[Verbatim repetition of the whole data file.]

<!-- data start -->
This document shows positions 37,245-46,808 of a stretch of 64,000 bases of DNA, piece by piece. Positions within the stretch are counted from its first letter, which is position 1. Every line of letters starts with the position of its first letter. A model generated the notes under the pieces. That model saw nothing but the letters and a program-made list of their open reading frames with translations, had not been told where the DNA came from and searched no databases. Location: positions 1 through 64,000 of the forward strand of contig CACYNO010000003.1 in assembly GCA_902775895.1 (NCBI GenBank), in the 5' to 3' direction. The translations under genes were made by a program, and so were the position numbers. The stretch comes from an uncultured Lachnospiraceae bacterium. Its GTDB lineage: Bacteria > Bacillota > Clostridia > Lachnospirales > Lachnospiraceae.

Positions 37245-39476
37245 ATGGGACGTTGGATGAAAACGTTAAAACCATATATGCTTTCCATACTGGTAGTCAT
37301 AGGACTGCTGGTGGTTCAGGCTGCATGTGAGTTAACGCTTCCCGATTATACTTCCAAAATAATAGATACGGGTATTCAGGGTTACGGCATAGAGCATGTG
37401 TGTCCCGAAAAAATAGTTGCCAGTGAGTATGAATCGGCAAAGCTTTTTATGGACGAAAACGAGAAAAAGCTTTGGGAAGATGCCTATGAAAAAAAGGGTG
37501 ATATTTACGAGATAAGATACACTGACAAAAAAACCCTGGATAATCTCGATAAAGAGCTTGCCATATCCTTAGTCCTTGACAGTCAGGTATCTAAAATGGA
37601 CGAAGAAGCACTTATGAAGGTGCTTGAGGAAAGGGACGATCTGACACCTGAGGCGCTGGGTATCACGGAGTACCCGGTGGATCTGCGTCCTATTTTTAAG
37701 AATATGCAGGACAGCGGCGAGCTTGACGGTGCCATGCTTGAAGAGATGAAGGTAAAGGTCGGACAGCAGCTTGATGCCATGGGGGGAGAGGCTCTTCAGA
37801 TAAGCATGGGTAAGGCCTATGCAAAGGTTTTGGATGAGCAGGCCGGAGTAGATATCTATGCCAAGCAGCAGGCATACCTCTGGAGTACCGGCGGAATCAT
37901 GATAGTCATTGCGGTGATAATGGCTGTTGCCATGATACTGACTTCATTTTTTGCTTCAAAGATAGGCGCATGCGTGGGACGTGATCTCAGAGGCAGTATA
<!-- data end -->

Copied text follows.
This document shows positions 37,245-46,808 of a stretch of 64,000 bases of DNA, piece by piece. Positions within the stretch are counted from its first letter, which is position 1. Every line of letters starts with the position of its first letter. A model generated the notes under the pieces. That model saw nothing but the letters and a program-made list of their open reading frames with translations, had not been told where the DNA came from and searched no databases. Location: positions 1 through 64,000 of the forward strand of contig CACYNO010000003.1 in assembly GCA_902775895.1 (NCBI GenBank), in the 5' to 3' direction. The translations under genes were made by a program, and so were the position numbers. The stretch comes from an uncultured Lachnospiraceae bacterium. Its GTDB lineage: Bacteria > Bacillota > Clostridia > Lachnospirales > Lachnospiraceae.

Positions 37245-39476
37245 ATGGGACGTTGGATGAAAACGTTAAAACCATATATGCTTTCCATACTGGTAGTCAT
37301 AGGACTGCTGGTGGTTCAGGCTGCATGTGAGTTAACGCTTCCCGATTATACTTCCAAAATAATAGATACGGGTATTCAGGGTTACGGCATAGAGCATGTG
37401 TGTCCCGAAAAAATAGTTGCCAGTGAGTATGAATCGGCAAAGCTTTTTATGGACGAAAACGAGAAAAAGCTTTGGGAAGATGCCTATGAAAAAAAGGGTG
37501 ATATTTACGAGATAAGATACACTGACAAAAAAACCCTGGATAATCTCGATAAAGAGCTTGCCATATCCTTAGTCCTTGACAGTCAGGTATCTAAAATGGA
37601 CGAAGAAGCACTTATGAAGGTGCTTGAGGAAAGGGACGATCTGACACCTGAGGCGCTGGGTATCACGGAGTACCCGGTGGATCTGCGTCCTATTTTTAAG
37701 AATATGCAGGACAGCGGCGAGCTTGACGGTGCCATGCTTGAAGAGATGAAGGTAAAGGTCGGACAGCAGCTTGATGCCATGGGGGGAGAGGCTCTTCAGA
37801 TAAGCATGGGTAAGGCCTATGCAAAGGTTTTGGATGAGCAGGCCGGAGTAGATATCTATGCCAAGCAGCAGGCATACCTCTGGAGTACCGGCGGAATCAT
37901 GATAGTCATTGCGGTGATAATGGCTGTTGCCATGATACTGACTTCATTTTTTGCTTCAAAGATAGGCGCATGCGTGGGACGTGATCTCAGAGGCAGTATA